signed by Gov. Blagojevich to raise awareness of umbilical cord
blood donation benefits
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[JUNE 6, 2006]
SPRINGFIELD -- Gov. Rod R. Blagojevich signed
legislation Monday to educate people about the benefits, costs and
uses associated with umbilical cord blood collection. Cord blood
stem cells, found in a baby's umbilical cord blood, can be used to
treat a variety of serious illnesses, including leukemias, lymphomas
and immune deficiencies like sickle cell anemia.
House Bill 5245, sponsored by state Rep. Rich Brauer,
R-Springfield, and state Sen, William Haine, D-Alton, requires the
Illinois Department of Public Health to prepare written publications
that provide details about umbilical cord blood donations and to
distribute the material to health and maternal care providers.
"Each year, thousands of
people are diagnosed with life-threatening diseases. And while the
umbilical cord is normally thrown away after a child is born, it
could give hope to someone suffering from leukemia, anemia or
another serious disease," Blagojevich said. "I'm proud to sign a law
that will help more people understand and take advantage of
umbilical cord blood donation."
The legislation will further
efforts to educate residents of Illinois regarding cord blood
donation by requiring the Illinois Department of Public Health to
make it a public health goal to make maximum use of umbilical cord
blood donations. Instead of being treated as medical waste,
umbilical cord blood can be stored after a baby's birth, either for
future use by the child or for a biological family member. The blood
could also be donated to the National Marrow Donor Program to be
screened for a match for a person in need of the stem cells. The
donor program operates a network of public and nonprofit banks and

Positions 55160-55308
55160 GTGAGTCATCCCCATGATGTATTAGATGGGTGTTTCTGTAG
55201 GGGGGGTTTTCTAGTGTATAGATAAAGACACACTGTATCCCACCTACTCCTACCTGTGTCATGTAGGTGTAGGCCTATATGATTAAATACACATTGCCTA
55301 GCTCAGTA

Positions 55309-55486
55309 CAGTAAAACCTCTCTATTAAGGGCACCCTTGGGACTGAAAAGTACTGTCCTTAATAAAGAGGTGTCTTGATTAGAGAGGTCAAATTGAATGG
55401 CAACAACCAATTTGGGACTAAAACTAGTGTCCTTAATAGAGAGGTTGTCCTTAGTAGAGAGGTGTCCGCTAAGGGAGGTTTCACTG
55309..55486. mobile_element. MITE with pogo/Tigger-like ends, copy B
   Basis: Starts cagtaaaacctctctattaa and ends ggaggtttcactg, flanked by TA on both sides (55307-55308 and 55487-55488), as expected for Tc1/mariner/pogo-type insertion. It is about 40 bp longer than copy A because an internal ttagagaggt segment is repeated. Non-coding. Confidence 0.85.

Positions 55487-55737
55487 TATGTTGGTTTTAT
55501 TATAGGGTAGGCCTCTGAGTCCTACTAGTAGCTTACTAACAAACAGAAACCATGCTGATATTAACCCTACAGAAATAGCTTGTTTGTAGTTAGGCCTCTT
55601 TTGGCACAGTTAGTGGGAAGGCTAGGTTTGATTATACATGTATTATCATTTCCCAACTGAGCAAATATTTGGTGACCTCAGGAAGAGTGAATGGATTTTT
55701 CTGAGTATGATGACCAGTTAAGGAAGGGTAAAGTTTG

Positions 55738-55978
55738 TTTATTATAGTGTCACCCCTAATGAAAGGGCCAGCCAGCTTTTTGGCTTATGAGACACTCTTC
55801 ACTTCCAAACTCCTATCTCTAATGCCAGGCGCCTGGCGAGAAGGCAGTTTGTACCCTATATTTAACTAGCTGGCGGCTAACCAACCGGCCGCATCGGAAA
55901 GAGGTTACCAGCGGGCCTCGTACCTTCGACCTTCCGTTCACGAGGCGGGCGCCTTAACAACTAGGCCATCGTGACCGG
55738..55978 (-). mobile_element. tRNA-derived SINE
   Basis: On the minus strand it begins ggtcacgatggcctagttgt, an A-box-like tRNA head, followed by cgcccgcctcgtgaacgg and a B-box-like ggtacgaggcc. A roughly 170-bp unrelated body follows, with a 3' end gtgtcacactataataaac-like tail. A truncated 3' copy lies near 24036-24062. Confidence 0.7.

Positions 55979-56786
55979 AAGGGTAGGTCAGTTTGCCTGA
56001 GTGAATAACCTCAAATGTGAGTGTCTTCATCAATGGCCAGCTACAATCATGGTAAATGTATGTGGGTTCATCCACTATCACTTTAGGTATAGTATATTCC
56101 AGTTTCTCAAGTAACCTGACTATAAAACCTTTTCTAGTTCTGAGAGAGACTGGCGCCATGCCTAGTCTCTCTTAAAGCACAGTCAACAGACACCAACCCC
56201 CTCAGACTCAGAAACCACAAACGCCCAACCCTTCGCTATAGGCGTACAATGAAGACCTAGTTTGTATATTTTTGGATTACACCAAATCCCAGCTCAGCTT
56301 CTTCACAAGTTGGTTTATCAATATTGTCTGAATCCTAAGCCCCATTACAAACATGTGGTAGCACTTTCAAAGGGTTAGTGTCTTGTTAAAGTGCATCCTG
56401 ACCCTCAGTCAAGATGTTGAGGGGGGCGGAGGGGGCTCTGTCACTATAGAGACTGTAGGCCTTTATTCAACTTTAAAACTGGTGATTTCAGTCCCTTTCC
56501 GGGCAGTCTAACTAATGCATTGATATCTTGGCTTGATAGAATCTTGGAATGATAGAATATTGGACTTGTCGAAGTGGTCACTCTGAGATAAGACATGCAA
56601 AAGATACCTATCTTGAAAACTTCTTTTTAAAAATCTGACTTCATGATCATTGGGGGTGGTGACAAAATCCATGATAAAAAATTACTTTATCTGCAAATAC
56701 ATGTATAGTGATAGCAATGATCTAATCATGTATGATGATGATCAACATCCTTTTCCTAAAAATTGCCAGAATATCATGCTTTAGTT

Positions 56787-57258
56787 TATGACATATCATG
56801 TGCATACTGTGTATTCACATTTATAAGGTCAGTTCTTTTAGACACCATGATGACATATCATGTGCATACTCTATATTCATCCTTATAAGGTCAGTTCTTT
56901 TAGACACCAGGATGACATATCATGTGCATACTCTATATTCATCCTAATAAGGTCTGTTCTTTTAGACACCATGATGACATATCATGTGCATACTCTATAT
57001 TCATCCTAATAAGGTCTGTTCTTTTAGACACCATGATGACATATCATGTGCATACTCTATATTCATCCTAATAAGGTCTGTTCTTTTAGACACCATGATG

provides a registry and database search for those in need of cord
"The possibilities of how cord blood donations can help are
endless," said Illinois Department of Public Health Director Dr.
Eric E. Whitaker. "Seriously ill patients whose bodies cannot make
healthy cells of their own can be helped by a donation of healthy
blood cells from a matched donor or cord blood unit. The umbilical
cord contains large numbers of blood-forming cells that can develop
into red blood cells to carry oxygen, white blood cells to fight
infections and platelets, which help stop bleeding."
"Research suggests that stem cells from cord blood may help
persons suffering from leukemia, anemia or other immune
deficiencies," said Brauer, who introduced the legislation in the
Illinois House in January. "This new law is needed to raise
awareness about the benefits of cord blood and to boost umbilical
cord donations in an effort to save lives."
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The Illinois Department of Public Health will
prepare written publications that include information such as
how cord blood is collected, the availability of cord blood in
Illinois, and the costs, benefits and risks of donating cord blood.
These publications will be distributed to health and maternal care
providers and updated every two years.
"With advances in medical
technology, we now know that it is possible that breakthroughs
involving stem cells could cure cancers of all kinds, in addition to
other neurological diseases," said Haine, who sponsored the
legislation in the Senate. "One way to get these stem cells is
through umbilical cord blood. This option is much better than other
options for attaining stem cells for scientific purposes, and this
bill will allow Illinois to go to the forefront of scientific
achievement without wading into the shaky ethical ground that could
come with these advances."
The bill is effective immediately.
Over the course of his administration, Blagojevich has
demonstrated a commitment to stem cell research and cord blood
donation. In July 2003, the governor signed legislation requiring
hospitals to offer the option of umbilical cord blood donation,
making Illinois the first state in the nation to guarantee pregnant
women would have the chance to donate cord blood for medical
treatment or research.
Additionally, the governor has, along with Comptroller Dan Hynes,
created the Illinois Regenerative Medicine Institute, which
committed $10 million in public funds to stem cell research. In
April, the first 10 grants were handed out to several Illinois
hospitals and research institutions that are studying all
applications of stem cell research, including adult stem cells found
in cord blood.
[News release from the governor's